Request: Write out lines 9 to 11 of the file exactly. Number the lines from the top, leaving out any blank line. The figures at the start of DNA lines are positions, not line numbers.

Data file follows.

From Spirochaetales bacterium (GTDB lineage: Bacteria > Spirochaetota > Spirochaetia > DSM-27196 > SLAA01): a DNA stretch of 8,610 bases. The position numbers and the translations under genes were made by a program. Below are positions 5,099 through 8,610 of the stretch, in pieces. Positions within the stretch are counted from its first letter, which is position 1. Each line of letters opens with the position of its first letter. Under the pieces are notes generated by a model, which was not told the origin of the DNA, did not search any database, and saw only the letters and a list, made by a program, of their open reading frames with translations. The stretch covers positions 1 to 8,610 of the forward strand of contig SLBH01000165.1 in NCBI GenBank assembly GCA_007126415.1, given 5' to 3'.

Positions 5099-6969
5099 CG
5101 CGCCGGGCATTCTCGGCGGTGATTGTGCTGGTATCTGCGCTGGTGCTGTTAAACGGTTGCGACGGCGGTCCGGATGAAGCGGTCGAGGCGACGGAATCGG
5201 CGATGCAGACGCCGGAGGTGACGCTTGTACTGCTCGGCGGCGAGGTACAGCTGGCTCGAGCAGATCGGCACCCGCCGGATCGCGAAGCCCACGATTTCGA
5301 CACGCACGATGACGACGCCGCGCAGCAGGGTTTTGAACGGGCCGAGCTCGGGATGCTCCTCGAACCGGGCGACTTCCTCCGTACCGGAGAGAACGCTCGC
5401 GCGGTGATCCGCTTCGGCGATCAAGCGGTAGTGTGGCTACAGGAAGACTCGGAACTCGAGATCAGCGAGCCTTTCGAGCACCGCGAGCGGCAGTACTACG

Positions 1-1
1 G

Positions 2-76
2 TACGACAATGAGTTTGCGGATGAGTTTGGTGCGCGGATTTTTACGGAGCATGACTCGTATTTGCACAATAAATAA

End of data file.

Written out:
1 G

Positions 2-76
2 TACGACAATGAGTTTGCGGATGAGTTTGGTGCGCGGATTTTTACGGAGCATGACTCGTATTTGCACAATAAATAA